010 - White Visitation

White Visitation, who debuted on Blank Sate 006, returns with a full EP that showcases the vastness of his musical capability.  The Mexico City native doesn’t submit to the boundaries and limitations of genre to frame his musical identity. This ability inspires the conquering of differing styles of music without hesitation.  The result is a pervasive sonic fingerprint evident in any of his creations.

White Visitation begins with Maintain, a heavier-leaning track which evades abrasiveness while remaining vigorous.  The track, previously released on cassette, seems to smother a melancholic feeling desperately yearning for escape.  CYEADOS is a ballad of distant war horns crying out in longing. It peaks with a barrage of brutalist ride cymbals which both pummel and soothe.  Take it Again is an exercise in elegance and elation.  White Visitation consummates an atmosphere of sweetness without sacrificing an ounce of depth. He balances layer upon layer until what stands is a house of cards constructed to resist the ever intrusive winds of monotony.

009 - Shcaa

Shcaa’s latest work is not for the impatient, the submissive or the unadventurous. The Parisian’s ability to combine otherwise unrelated sounds resembles a poem written in dozens of the most magnificent tongues.

Shcaa commands an orchestra of samples and field recordings that weave a constantly evolving collage of sound. His attention to detail while working with the smallest and largest of sounds, acts as a reminder that his tracks are not only meant to be utilized, but to be appreciated as elaborate compositions.

I Want You showcases Shcaa’s diverse musical background, and is inspired by the moods and sounds of the Latin Quartier of Paris. The Way You Look at Things is a culmination of more than a year of work with dozens of samples and field recordings. Its exquisite nature falls nothing short of a masterpiece.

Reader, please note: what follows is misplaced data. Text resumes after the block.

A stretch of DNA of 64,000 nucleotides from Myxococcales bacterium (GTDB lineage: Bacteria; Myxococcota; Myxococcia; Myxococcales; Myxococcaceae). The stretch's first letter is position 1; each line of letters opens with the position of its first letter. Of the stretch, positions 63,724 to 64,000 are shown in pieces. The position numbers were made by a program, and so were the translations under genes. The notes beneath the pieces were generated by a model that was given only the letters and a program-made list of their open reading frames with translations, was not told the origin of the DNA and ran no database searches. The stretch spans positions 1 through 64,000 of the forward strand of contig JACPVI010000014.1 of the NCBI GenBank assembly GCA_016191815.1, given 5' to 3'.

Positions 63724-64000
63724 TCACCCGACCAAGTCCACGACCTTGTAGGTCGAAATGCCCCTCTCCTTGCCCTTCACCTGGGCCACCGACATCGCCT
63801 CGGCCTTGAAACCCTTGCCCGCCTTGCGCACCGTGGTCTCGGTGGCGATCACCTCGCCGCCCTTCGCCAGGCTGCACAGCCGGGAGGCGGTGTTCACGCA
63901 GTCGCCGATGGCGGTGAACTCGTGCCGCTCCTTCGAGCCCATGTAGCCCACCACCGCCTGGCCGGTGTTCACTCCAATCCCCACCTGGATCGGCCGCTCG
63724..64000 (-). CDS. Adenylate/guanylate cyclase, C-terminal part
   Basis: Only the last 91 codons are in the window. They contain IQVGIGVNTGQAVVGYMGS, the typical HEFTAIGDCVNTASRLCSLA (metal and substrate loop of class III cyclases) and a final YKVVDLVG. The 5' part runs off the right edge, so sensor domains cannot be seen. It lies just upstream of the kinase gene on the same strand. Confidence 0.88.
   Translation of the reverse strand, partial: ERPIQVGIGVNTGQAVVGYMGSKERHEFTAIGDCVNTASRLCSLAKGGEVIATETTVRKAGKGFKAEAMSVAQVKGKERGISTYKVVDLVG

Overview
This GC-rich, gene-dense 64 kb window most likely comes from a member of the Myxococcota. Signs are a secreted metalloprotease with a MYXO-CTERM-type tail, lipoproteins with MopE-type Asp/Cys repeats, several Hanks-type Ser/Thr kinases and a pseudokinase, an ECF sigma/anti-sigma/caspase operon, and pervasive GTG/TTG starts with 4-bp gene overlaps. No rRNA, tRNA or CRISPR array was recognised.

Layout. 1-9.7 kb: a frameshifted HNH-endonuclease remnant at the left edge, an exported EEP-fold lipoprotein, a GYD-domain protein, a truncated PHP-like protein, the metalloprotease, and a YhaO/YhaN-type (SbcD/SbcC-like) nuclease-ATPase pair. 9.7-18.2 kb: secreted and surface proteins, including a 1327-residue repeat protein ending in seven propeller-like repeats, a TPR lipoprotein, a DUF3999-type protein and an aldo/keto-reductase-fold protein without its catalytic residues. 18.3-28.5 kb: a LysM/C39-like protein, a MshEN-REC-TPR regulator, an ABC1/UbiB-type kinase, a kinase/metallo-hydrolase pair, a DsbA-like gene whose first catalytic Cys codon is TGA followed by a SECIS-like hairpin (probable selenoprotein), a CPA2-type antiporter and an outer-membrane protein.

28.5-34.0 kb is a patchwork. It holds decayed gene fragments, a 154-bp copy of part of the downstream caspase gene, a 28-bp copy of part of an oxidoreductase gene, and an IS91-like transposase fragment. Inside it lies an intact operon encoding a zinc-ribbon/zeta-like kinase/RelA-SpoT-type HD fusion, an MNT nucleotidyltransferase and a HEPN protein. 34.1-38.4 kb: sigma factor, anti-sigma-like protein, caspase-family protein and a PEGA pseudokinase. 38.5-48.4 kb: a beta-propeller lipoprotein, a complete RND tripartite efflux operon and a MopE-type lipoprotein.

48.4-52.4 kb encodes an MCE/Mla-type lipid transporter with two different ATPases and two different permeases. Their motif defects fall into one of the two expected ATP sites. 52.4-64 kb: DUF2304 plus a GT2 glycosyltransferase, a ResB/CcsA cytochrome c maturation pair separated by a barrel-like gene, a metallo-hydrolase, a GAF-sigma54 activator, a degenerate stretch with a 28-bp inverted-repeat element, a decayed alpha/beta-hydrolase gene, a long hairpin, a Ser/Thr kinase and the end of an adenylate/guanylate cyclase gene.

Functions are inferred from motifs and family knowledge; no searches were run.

These two tracks bloom with a graceful intricacy that transports the listener away from her surroundings to a palace that is meticulously sculpted by a precise artist. Shcaa’s musical finesse is not accidental; every inclusion is measured, every nuance carefully designed to entrance.

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XLR8R Announcement


008 - Michal Wolski

Blank Slate’s eighth release showcases Warsaw’s Michal Wolski, who made his debut on Blank Slate 006. This time Wolski takes us to far subtler depths than his previous Derivate.!

The EP starts with Who am I, the song that captures all the energy evoked by the other three arrangements. Its energetic composition is compact, complex, and full of space and mystery. This track conquers the dance floor. Measurement falls on the other side of the spectrum; it is a study of doubt and a search for answers. Abstract, full of ambiguity and drive, Measurement completes the intense vibe of the A side. 

On the B side, Wolski draws from a completely different palette. The Bells is an attempt to reconcile darkness and brightness - title bells encased in a tight structure are brightened moment by moment by dub themes coming from the distant depths. After the last bell, there is time for Black Swan, a slower paced track with taut rhythmic accents.

The distinguishing characteristic of this release is Michal Wolski's attention to subtleties. Blank Slate 008 is full of details - a fascinating, intriguing and vibrant mix of techno, dub and experimental electronics. This release stands at the crossroads: it builds on and forges beyond the life-giving sources of avant-garde electronic music.

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Juno Review

007 - René Audiard

"Cywilizacja Pt. 2," part of the latest release on Blank Slate, begins almost exactly on the downbeat where "Cywilizacja Pt. 1" ended. As a continuation of Rene Audiard's debut on Blank Slate (Audiard is, in fact, label head and B. Tracks member Soren Jahan), the meandering track clocks in at 14:14 and is distinctly disorienting, built off burrowing loops and a sample of a moaning woman. The tension arising from the sample source—and the question of whether it's voicing pleasure or pain,—is just one of the many rabbit holes Audiard sends listeners down over the course of a memorably detailed journey. 

"Lamia," said to sample Kurdish chants, conjures a throbbing street scene. A ghostly muezzin floats throughout the track, with a more aggressive instrumental palette that feels less derivative than the Villalobos-inspired "Cywilizacja" sometimes does. Still, you wish that the sampled upheaval in the track broke through the drowsiness in the way Audiard has managed to do in the past.

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